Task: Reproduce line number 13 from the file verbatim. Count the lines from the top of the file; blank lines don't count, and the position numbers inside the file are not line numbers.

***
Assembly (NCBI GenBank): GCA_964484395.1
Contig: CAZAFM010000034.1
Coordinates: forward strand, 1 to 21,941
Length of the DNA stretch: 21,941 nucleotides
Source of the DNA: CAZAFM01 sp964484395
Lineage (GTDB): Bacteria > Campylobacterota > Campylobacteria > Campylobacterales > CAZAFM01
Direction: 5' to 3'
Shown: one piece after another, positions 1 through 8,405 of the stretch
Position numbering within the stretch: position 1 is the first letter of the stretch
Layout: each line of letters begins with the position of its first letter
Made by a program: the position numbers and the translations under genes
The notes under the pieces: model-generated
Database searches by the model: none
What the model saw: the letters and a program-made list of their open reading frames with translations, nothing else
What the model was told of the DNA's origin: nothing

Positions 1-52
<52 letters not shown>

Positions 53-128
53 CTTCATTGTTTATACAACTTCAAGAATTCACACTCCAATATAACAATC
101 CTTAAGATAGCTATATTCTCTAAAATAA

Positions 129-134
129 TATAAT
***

Database searches by the model: none